For any home remedy to be effective, it is essential that you locate all hiding places of these insects and use the spray on all the places. Only then you have the chance of getting rid of the bed bug infestation.

So, yes, there is ample evidence to support the claim that bleach kills bed bugs. But you have to keep in mind that no chemical can be effective unless all hiding places of bed bugs are sprayed.

Does Bleach Kill Bed Bugs Eggs

Funny that we mentioned eggs because they have another story to tell. A female beg bug is capable of laying 5-7 eggs per week. Each egg takes around 10 days to hatch and within a few days, the female can fertilize again. In her lifetime (which is normally between four and six months, although some bed bugs can live up to years), a female bed bug can lay between 200 and 500 eggs. That’s a lot!

These eggs are tiny and look like a grain of rice. Also, it is difficult to spot them if they are hidden inside a gap in the wall or in the carpet. There is a possibility that you treat the area with bleach, but fail to get rid of the eggs. Before using bleach in your house, it is best to check for the bed bugs’ hiding places. Keep electrical tape with you and mark the areas where you spot the clusters of bed bugs.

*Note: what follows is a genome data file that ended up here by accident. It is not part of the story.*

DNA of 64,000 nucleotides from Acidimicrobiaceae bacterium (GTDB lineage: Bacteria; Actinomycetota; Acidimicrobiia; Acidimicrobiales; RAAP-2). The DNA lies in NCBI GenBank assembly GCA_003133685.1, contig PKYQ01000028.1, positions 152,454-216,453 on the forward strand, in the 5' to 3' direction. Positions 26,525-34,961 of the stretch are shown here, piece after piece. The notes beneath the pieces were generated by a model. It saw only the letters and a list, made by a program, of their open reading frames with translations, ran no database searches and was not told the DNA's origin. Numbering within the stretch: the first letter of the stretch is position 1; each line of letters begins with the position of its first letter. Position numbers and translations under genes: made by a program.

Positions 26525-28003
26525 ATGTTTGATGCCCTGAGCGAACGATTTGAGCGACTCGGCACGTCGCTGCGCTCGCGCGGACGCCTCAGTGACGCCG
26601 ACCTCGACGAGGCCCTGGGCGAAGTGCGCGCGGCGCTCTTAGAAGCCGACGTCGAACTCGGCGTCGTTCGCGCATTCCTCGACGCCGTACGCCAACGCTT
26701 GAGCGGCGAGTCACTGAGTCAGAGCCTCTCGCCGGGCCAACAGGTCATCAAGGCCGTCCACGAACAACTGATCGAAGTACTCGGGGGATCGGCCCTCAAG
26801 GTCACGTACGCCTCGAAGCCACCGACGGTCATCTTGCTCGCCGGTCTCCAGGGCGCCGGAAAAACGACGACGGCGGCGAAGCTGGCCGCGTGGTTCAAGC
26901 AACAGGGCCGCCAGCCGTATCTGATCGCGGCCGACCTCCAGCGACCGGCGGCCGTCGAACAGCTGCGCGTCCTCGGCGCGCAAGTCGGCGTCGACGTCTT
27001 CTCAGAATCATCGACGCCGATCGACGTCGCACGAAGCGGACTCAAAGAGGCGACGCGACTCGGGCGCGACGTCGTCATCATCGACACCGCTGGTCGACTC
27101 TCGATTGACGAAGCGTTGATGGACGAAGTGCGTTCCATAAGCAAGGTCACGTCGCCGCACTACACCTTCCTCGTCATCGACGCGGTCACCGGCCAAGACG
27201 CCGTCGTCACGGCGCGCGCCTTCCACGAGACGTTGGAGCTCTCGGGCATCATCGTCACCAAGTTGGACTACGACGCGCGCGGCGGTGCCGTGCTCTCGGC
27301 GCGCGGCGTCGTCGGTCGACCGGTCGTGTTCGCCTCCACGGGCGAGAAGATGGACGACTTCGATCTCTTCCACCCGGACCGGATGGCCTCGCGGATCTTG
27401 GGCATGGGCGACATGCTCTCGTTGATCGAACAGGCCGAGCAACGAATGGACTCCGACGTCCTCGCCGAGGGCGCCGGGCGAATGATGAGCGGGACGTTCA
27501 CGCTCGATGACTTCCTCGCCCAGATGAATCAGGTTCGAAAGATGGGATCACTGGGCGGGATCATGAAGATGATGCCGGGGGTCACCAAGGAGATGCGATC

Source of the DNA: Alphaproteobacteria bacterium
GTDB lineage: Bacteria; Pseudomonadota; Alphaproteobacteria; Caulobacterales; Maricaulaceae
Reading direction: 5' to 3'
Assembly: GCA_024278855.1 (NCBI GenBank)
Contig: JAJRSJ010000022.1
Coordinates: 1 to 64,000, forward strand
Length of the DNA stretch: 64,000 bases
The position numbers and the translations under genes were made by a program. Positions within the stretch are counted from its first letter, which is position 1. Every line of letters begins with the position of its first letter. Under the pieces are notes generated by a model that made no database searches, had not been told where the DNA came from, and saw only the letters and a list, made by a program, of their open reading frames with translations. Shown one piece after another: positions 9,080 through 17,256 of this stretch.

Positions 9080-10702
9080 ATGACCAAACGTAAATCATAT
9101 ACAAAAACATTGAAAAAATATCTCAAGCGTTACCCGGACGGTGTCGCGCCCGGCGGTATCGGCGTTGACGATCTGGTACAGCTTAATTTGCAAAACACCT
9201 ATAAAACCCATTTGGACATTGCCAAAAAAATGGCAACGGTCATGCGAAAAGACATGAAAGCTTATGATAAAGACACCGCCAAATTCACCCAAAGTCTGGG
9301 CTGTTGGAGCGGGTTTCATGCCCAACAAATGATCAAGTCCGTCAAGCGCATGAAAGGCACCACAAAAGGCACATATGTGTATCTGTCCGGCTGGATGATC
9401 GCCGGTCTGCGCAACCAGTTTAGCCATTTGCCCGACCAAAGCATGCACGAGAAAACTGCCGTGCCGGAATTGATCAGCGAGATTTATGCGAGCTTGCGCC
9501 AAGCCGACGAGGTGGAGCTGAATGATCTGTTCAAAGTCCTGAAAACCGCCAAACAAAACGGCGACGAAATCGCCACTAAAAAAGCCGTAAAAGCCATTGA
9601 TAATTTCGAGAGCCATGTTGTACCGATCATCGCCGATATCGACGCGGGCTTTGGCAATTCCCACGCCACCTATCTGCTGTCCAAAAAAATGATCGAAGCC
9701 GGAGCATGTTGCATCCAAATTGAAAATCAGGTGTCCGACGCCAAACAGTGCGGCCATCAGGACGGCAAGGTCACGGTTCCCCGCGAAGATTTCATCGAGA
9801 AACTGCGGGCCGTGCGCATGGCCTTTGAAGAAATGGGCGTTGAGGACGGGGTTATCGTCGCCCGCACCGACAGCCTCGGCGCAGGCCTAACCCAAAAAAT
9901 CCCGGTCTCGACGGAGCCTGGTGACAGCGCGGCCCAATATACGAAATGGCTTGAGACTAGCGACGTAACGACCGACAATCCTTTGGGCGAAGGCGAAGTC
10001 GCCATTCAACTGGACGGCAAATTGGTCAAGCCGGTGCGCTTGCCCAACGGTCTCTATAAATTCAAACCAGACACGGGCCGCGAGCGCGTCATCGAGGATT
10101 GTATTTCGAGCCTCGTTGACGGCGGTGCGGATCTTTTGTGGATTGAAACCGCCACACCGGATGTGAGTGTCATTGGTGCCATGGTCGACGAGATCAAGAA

When you start your mission to kill the bed bug eggs, first treat the areas that you marked. Spray bleach directly on the eggs to get rid of them. If you are uncertain, leave a very small amount of bleach on the surface. As soon as the eggs hatch, the nymph will come in contact with bleach and die.

How Does Bleach Work